The main takeaways are:

* A pointer to an array is not the same as the pointer to an element of the array:
Though they might correspond to numerically equal addresses in memory, they are object of different types, and follow the rules accordingly.
* Array names, in most contexts (exception: sizeof, and & operator), 'decay' to pointers to their first element, but they are not pointer to arrays (well, unless the element themselves are arrays, as in a int a[10][20]; )
Standard references are the same as my previous post, plus, for array decaying into pointers: C11, 6.3.2.1  Lvalues, arrays, and function designators, §3

dunkemhigh:

--- Quote ---I'll pick this apart again, hoping I make myself clearer, using the simpler expressions above.
--- End quote ---

Whilst you give excellent detail of what's going on, I think the solutions proposed so far kind of muddy the water. Instead of addressing the intent of the original and why/where it falls over, they put forward detailed solution of a different intent.

Perhaps fixing the original in a minimal way would highlight better what the problem is there. With that in mind...


--- Code: ---typedef uint8_t ucHeap_t;
ucHeap_t *ucHeap;

void main(void){
    ucHeap = malloc(sizeof(ucHeap_t) * configTOTAL_HEAP_SIZE);          // Malloc heap, assign pointer to ucHeap
    ucHeap[0]=0;                               // Write 0 to first heap byte
    ucHeap[configTOTAL_HEAP_SIZE-1]=0xFF;      // Write 0xFF to last heap byte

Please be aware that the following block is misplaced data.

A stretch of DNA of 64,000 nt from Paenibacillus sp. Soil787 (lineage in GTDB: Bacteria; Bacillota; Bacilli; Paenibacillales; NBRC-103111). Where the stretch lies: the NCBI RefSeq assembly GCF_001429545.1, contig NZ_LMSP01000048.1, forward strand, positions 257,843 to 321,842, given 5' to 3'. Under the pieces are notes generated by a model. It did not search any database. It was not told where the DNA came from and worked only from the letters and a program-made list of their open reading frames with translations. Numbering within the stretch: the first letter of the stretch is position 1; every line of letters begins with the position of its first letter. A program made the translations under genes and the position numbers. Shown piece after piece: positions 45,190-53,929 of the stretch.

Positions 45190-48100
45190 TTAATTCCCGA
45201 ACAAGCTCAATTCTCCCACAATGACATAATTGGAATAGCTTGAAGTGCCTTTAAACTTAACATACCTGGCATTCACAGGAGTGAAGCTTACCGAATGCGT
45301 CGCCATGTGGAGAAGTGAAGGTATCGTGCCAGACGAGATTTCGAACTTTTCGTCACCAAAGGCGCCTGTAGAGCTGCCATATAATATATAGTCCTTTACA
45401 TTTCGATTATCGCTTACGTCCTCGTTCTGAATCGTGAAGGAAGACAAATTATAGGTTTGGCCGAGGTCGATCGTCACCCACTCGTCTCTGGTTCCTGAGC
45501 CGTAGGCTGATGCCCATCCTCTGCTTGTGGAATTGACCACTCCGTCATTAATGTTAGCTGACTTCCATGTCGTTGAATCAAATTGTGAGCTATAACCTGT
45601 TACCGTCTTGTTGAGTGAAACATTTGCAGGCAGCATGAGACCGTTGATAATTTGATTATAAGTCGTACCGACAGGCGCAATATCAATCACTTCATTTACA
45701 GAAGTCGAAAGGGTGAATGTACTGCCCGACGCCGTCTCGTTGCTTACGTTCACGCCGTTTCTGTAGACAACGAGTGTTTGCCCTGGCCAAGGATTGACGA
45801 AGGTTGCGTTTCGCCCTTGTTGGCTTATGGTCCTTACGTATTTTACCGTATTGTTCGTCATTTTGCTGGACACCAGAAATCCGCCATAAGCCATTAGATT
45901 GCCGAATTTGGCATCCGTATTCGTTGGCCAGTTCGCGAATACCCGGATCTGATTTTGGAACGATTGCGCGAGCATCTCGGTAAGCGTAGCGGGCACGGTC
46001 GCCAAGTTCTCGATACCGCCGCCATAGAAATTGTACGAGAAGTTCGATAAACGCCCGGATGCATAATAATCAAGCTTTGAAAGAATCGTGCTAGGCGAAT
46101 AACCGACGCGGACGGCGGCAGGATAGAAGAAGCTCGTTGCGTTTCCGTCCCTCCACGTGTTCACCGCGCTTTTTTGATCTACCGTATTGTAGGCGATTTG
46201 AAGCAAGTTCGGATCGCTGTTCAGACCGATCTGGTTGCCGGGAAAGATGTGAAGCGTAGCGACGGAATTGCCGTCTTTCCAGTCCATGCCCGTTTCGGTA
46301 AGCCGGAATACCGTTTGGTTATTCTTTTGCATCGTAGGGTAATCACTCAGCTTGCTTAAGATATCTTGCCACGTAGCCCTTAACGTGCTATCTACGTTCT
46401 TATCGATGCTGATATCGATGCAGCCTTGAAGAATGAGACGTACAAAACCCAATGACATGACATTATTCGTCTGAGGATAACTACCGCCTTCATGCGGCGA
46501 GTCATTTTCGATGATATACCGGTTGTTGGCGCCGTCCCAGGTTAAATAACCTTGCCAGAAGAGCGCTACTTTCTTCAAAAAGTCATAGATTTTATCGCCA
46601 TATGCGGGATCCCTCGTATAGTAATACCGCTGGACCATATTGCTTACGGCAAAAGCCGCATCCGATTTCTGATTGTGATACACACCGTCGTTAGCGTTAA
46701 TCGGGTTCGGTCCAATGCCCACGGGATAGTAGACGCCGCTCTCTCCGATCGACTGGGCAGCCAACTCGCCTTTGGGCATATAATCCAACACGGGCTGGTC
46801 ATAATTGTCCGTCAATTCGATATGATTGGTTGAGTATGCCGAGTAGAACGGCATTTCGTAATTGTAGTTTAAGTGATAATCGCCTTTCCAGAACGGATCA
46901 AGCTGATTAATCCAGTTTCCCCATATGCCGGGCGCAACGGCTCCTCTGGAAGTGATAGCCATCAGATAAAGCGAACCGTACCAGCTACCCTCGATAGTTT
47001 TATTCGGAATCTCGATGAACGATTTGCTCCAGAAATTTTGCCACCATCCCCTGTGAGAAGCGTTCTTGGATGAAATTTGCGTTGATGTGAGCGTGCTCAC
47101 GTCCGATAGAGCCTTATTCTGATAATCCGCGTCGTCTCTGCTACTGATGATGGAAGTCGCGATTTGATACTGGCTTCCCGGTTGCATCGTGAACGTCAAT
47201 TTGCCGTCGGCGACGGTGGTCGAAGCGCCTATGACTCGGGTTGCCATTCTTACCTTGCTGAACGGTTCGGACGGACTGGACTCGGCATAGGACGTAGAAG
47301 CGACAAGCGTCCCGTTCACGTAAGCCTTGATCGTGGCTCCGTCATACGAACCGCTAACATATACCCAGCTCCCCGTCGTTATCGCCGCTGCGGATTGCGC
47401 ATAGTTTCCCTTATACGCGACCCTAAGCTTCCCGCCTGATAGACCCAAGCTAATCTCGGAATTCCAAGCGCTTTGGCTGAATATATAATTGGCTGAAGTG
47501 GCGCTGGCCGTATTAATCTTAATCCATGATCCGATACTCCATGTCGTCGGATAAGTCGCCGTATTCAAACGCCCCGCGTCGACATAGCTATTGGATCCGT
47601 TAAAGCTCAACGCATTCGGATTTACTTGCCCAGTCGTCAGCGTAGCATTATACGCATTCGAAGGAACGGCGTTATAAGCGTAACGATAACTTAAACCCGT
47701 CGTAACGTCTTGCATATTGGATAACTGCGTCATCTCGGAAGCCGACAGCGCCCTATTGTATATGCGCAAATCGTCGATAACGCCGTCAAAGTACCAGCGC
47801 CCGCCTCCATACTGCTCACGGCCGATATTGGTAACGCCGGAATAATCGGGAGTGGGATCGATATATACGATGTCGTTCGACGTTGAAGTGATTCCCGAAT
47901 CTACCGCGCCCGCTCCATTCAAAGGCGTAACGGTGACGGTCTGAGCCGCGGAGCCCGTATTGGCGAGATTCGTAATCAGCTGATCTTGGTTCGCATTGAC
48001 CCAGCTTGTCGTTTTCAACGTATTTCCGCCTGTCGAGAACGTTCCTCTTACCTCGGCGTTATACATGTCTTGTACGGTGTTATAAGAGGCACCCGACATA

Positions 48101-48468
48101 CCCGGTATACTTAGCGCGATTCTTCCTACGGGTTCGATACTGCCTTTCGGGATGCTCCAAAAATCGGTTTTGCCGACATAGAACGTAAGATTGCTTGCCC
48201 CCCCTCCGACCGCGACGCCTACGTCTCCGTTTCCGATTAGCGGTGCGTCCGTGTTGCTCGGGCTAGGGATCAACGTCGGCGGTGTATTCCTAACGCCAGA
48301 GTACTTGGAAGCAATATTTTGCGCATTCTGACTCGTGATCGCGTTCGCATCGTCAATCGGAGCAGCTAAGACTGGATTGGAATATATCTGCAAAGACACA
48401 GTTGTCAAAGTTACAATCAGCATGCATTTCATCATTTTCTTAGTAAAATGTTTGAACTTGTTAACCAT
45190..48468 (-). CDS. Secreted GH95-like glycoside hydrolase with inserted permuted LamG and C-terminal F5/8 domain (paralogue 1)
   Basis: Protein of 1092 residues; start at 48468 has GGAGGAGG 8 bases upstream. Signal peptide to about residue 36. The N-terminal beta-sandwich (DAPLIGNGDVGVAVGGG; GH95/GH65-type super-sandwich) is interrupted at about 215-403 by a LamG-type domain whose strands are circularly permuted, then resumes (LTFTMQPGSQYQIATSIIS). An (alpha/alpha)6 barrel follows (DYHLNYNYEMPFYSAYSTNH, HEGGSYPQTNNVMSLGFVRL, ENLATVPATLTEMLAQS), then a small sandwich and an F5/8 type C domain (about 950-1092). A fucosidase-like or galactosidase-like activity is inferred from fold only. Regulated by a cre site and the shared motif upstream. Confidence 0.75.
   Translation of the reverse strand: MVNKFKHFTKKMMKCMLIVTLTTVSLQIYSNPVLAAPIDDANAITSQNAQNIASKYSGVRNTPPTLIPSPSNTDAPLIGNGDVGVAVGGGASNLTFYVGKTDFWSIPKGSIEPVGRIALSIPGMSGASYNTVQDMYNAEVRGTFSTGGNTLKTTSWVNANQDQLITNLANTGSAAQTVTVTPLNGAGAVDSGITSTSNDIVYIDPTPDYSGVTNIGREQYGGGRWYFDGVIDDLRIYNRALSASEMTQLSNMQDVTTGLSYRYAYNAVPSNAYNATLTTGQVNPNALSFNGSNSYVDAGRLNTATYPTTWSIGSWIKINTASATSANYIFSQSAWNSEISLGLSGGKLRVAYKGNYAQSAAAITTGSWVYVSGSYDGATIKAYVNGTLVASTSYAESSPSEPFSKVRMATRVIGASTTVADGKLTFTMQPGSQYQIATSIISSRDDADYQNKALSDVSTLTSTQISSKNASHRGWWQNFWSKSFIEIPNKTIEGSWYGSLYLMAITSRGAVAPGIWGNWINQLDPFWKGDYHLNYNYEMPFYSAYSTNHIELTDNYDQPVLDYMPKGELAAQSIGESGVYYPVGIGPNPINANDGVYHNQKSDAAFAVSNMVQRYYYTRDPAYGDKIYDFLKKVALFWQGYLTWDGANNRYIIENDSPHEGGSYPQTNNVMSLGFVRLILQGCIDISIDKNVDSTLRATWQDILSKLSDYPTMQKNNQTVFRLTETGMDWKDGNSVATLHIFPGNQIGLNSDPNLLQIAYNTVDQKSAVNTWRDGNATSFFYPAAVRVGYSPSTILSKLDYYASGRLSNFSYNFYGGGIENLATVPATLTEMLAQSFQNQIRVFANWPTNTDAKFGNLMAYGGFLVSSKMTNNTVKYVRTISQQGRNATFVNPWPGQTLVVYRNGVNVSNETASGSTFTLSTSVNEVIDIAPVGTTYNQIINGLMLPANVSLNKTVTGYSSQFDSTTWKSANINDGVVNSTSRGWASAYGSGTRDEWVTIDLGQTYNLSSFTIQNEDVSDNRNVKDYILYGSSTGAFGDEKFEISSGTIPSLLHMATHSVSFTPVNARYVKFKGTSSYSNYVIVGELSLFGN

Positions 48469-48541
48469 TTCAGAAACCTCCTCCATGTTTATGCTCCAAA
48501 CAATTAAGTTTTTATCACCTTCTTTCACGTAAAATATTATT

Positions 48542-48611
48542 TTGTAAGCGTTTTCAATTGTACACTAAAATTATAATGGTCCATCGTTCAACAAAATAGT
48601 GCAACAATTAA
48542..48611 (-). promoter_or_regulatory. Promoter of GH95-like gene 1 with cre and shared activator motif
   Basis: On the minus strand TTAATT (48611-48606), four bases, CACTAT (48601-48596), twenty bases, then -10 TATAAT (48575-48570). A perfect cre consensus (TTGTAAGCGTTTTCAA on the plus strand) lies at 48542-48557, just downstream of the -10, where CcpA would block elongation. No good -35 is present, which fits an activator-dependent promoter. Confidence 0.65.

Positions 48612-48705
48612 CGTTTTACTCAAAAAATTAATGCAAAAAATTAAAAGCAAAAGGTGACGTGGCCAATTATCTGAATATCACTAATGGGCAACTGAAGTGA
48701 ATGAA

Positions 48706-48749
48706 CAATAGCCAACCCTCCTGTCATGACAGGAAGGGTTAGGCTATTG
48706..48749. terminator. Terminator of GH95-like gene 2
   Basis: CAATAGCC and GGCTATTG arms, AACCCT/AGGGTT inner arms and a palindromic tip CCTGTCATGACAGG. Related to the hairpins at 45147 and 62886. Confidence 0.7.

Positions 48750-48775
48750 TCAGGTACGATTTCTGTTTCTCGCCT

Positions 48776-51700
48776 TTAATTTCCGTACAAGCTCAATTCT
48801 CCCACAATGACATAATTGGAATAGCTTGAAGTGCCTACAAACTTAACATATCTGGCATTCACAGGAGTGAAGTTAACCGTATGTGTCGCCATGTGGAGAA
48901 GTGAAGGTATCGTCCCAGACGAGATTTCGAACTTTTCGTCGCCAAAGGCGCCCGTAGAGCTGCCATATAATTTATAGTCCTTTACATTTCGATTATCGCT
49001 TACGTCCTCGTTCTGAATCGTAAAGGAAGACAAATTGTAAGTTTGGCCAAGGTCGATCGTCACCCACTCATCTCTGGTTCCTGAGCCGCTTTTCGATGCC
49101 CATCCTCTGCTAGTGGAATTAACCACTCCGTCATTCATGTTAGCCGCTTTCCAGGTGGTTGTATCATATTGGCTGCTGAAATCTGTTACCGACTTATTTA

}

--- End code ---

As I saw it, the intent was to malloc a bunch of memory and then access that memory as an array, which is what this does. The main problem with it was just the invalid use of *, presumably through not grasping what they mean (a common issue when learning this stuff). The solutions proposed, whilst obviously correct, have tried to include the * and thus hidden what the original problem was.

Nominal Animal:
I agree with dunkemhigh above, but want to take it further.

In dunkemhigh's minimal example, the size of the dynamically allocated array ucHeap is a compile-time constant, configTOTAL_HEAP_SIZE.  What do we gain by having it a compile time constant? Not much, really.  The array now resides in the heap instead of uninitialized data, but that's it.

I know OP explicitly asked how to do this.  I just think the question itself is wrong.  Or rather, that the answer to the question solves the actual problem OP is trying to solve by doing this, but that solution is not the sensible/efficient/correct one.

So, let's explore this stuff a bit further, because I don't think we can hope for OP to describe what they are trying to solve by doing this.

First thing we could do to dunkemhigh's minimal example is add the size as a variable, too:

--- Code: ---typedef  uint8_t  ucHeap_t;
ucHeap_t  *ucHeap;
size_t  ucHeap_size;

int main(void) {
    ucHeap_size = configTOTAL_HEAP_SIZE;
    ucHeap = malloc(ucHeap_size * sizeof ucHeap[0]);

    ucHeap[0] = 0;  // Set first heap element (byte) to zero
    ucHeap[ucHeap_size-1] = 0;  // Set last heap element (byte) to 0xFF

    return 0;
}

--- End code ---